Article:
Breaking a lease in Florida is more often than not difficult. Generally speaking, breaking a lease anywhere is not very favorable. However, sometimes, life circumstances may force you to do it. While not really the most optimal situation to find yourself in, there are ways to do it without getting into much legal trouble. Laws on breaking a lease in Florida, at least, are pretty clear and straightforward. Every landlord has certain rights, and so do you. Let’s delve into what they say.
The usual way to breaking a lease in Florida is to wait for it to expire
The typical way to end a lease is to wait for the lease period to expire. This is the “natural” way for a lease to end. After the expiration ends, you can choose not to renew it. Generally speaking, most landlords offer 1-year-long contracts, however, you can likely find longer or shorter contracts. This also depends on your negotiating skills. By the end of the stay, you will be required to move out and leave the apartment as it was before. However, the moment you put a signature on the lease agreement, you commit to staying for as long as it’s specified in the lease. Keep that in mind, considering this obligation carries legal responsibility.
However, breaking a lease in Florida is something you have to do in advance
Usually, this involves sending a letter with a prior notification to your landlord. Florida code specifies that you have to do this 60 days in advance, that is, before the day you leave. Of course, the entirety of the sum must be paid in advance. Your financial responsibility is equal to at least two of your monthly rent amounts. Of course, this is the usual way to do it. Some lease agreements provide exceptions, and they are your main point of reference.
Of course, you can always try to talk it out with your landlord or landlady
This isn’t advice of strictly legal nature. They’re human too – they might show understanding and empathy for your situation. Of course, they are under no obligation to do so, by law, but there’s nothing stopping them, either. So what you can do is try to maintain good relations with them. We here at Orange Movers believe that there is no problem that can’t be solved with talking, and this is one of them.
Having that in mind, there are some circumstances which you can use to your advantage
Generally speaking, you will have to pay the sum for the entire duration as collateral, no matter when you leave. If your landlord demands it. However, the Florida Code provides some exception to the rule.
If you join the military on active duty
This is according to federal law, which takes precedence over the Florida Code. However, you have to be a part of the uniformed forces, which includes armed forces, commissioned corps, or the National Guard. If this happens, you can notify your landlord about breaking a lease in Florida 30 days in advance instead of the regular 60. You can break the lease at any point, and you don’t need to pay the remainder of the sum. Even if that moment comes the moment you’re done moving to Florida and entering the rented housing unit.
Violations on the landlord’s side
There is a term “constructive eviction”, which has significant recognition within the Florida Code. Basically, if your landlord makes the housing unit inhospitable, then you have been “creatively evicted”. The landlord, you see, is under obligation to give you housing for the full duration of the lease and cannot evict you at any point (unless there are violations on your part). Basically, the legal logic is as follows:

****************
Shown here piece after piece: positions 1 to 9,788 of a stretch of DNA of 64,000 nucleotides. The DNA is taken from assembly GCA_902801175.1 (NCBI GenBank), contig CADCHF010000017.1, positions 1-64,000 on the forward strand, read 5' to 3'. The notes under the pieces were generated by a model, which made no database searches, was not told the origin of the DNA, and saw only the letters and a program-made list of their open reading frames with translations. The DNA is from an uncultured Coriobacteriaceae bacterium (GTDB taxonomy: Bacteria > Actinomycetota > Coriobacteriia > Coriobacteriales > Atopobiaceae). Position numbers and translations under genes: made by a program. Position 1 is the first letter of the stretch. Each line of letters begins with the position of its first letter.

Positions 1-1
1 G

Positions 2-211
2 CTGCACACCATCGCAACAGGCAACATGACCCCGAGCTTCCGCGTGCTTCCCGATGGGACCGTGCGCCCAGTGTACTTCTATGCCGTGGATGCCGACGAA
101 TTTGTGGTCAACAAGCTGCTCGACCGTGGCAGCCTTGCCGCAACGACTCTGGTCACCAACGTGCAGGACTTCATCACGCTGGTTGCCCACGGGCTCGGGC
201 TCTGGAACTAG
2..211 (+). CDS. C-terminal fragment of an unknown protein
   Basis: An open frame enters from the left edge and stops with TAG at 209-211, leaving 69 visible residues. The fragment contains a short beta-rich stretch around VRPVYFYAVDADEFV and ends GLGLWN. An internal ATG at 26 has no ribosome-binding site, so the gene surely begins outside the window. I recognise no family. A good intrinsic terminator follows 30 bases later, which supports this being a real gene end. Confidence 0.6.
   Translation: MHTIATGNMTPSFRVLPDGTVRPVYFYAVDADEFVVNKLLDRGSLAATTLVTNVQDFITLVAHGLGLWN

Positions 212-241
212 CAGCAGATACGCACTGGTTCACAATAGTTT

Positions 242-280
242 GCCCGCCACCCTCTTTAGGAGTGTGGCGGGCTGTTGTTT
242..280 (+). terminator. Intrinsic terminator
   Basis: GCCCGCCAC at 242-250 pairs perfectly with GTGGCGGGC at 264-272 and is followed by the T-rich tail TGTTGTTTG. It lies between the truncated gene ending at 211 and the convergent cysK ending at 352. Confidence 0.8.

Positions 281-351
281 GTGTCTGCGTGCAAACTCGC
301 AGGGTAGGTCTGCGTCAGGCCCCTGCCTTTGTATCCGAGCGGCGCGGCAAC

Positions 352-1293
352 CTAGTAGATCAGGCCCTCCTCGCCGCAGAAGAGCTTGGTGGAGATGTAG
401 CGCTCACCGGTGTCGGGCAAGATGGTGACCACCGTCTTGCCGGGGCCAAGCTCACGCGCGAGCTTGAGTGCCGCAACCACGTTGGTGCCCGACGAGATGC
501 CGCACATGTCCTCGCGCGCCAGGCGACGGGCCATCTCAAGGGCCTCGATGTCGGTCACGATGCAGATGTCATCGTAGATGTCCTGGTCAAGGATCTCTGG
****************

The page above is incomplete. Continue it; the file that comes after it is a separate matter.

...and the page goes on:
- The landlord has rented out an inhospitable housing unit;
- The tenant has made an obligation to pay for that unit until the end of the lease;
- However, the tenant cannot be reasonably expected to live under such conditions;
- Therefore, the tenant is under no obligation to pay for anything and can move out.
However, the problem cannot just be any small inconvenience. Mold in the corners is not going to make the court rule in your favor. But lack of electricity or running water surely will.
You are under harassment by your landlord
A landlord must give you a 12-hour notice before entering the apartment. If he violates that, you have every right to leave without paying the remainder of the sum. Breaking a lease in Florida in cases such as these is remarkably easy. However, you will need to present some solid proof that harassment has actually taken place. In this instance, security cameras (which are cheap and easy to install) are the recommended solution. If this happens, call your Miami Beach movers and you can start relocating immediately.
Breaking a lease in Florida is also much easier if you can find another tenant
Let’s call this person “Tenant B” (that would hypothetically speaking, make you Tenant A). Breaking a lease is something you can do if you can find another person to replace you. This means that Tenant B is now paying for housing and using it instead of you. And since the unit is under lease, that means that you’re free to go with no obligations – monetary or otherwise.
“But how can I find a new tenant?”
Well, you can look for one anywhere. It could be a friend, or a family member, on an entirely unknown person. Basically, they get someone else to find a good apartment for them for free, and what you get is that someone takes over and you don’t have to pay a cent. It’s a situation that works out for all of you (including the landlord). He doesn’t have to look for a new tenant, for example. You don’t have to pay the remainder of the sum. And Tenant B doesn’t need to look for a housing unit. It’s a win for everybody and it’s the easiest road to breaking a lease in Florida with no monetary fees.